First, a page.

My exit from full-time Masonry was not easy, and I still cringe looking back at the damaged bridges it left behind. But that first week where I realized I had every night off to myself, there was a faint ember of a warmth I hadn’t felt in two years. Whether I took a walk down the street or flew to another continent, I could really get out there and see the world again wherever it took me. I could slowly meet myself again, remember what I really found fun or interesting, with less time holding a gavel and more time learning and experiencing things I’d never seen before. That same curiosity that drew me into Masonry was now free at last.

Right now, I’m almost just as busy as I was as a professional Mason…But sincerely, I’ve never been happier. I’m studying martial arts and doing fitness classes, finishing a degree part-time, wandering random seminars and weekend courses, and when I’m lucky I get to camp or go backpacking. For a few nights a month, I am a truly born-again Mason who sees every ritual like I when I was initiated. Because now, these are tools and teachings I am carrying with me and rediscovering in the world around me. An accepting mind listens to those I do not initially agree with or understand. Love for the liberal arts and sciences draws me to be a student of experts and mentors of all kinds. Devout justice guides my degree in management. Trained discipline gets me into the gym every day. The ancient magic of geometry guides my footwork as I spar and flow. Care for mankind keeps my eyes on those around me as well as my own goals, never hesitating to offer a hand to those in need.

In the hours I don an apron and jewel, I care more about the Craft not as an obligation, but as an outlet to further better myself and enhance my personal journey. I have more knowledge to apply to our mission, and I have more to offer my Brothers if they take an interest I have experience in. And when I retire from our gatherings to wander these other paths and pursuits, on various occasions someone has asked me about a small piece of jewelry they noticed or about a picture they saw on my Facebook. I’ve talked about the Craft on the sidelines of fighting tournaments and gathered around campfires, with admirable people I never would have encountered if I hadn’t applied the forgotten working tool and added balance to my life.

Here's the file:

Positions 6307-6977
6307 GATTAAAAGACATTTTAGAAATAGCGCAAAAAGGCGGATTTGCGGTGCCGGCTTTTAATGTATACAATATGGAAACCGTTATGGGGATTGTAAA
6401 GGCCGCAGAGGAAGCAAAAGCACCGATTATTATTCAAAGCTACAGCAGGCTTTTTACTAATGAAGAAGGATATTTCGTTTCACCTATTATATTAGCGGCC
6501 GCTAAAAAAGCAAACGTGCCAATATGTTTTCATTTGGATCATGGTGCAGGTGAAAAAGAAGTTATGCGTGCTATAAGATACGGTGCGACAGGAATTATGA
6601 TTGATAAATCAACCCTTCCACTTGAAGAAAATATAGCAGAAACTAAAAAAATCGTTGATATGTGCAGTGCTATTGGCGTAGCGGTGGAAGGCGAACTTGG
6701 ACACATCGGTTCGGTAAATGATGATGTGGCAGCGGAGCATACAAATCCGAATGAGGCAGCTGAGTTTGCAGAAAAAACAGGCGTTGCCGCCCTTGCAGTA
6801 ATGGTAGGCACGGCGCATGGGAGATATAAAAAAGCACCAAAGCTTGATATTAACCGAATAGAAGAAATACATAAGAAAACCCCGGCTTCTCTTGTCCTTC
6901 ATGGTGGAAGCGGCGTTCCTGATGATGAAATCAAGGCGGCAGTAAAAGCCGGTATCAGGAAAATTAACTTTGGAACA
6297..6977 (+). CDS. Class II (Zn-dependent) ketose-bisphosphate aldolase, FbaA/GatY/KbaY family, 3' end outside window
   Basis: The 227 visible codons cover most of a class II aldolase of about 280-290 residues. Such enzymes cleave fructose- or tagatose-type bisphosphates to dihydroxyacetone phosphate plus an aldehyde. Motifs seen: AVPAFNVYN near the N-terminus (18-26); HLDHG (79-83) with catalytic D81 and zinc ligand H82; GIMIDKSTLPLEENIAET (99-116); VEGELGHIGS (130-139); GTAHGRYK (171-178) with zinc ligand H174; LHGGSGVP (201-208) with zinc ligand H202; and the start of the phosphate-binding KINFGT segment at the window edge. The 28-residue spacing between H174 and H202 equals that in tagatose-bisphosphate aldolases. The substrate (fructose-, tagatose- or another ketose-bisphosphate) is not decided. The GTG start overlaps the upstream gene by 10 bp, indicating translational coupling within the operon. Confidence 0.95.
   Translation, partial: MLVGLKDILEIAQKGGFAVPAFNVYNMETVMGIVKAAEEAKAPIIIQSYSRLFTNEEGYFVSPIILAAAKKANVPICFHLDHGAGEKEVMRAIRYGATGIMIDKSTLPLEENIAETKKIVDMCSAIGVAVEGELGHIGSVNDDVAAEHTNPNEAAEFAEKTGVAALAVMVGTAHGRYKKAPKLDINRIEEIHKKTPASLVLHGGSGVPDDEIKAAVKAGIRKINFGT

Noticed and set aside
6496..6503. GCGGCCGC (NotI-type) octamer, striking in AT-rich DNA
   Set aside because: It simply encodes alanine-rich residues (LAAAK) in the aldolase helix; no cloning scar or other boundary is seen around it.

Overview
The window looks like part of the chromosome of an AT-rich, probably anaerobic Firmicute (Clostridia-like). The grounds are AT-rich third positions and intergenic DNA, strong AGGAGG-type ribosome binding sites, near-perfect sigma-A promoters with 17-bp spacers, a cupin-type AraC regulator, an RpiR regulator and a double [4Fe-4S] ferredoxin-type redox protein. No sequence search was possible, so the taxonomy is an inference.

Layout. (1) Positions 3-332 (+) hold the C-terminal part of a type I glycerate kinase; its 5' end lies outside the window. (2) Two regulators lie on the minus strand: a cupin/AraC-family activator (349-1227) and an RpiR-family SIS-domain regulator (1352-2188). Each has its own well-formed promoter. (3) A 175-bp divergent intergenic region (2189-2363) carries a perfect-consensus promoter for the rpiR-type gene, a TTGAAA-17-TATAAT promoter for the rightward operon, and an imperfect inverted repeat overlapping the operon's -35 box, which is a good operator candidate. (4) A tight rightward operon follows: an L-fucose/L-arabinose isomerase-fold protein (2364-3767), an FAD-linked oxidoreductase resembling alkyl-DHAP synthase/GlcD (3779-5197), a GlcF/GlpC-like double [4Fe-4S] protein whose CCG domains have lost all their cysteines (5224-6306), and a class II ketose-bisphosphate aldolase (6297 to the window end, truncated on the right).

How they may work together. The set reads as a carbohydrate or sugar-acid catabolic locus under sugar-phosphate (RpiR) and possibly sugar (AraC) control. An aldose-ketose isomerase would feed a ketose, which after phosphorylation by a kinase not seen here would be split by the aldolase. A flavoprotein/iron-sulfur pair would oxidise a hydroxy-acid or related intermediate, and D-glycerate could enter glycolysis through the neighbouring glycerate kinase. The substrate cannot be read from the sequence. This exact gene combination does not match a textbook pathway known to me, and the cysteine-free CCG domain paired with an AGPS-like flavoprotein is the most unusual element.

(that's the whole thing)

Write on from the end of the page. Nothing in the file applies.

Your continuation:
To the Brothers reading this, I commend you and thank you for your contributions to the Craft in every form. But do not leave behind what makes you an individual, and never stop looking for ways to improve yourself in the greater world as well as in Masonry. It does not make you a worse Mason to branch out and diversify. It will leave you a much more satisfied and talented man with stories to tell and wisdom to pass on, who may just inspire others to join the fraternity because of the qualities you carried with you from your Masonic journey into the world we serve each day. 

Brother Guide Sobecki of Geneva Lodge No.139 is the Junior Warden of Gourgas Chapter of Rose Croix, Valley of Chicago Scottish Rite as well as Preceptor of Illinois York Rite College No. 15. He works as a public relations specialist and ghostwriter for the national association of neurosurgeons. He holds the rank of Companion at Arms in the art of medieval longsword fighting. He can be reached at


  1. Thank you for sharing. I'm a new Mason (1 yr on 1 Nov). This has opened my eyes and mind about what our Craft is about.

  2. That's the spirit . Follow tne lesson of the 24 inch gauge and you will be a happier Mason


Note: Only a member of this blog may post a comment.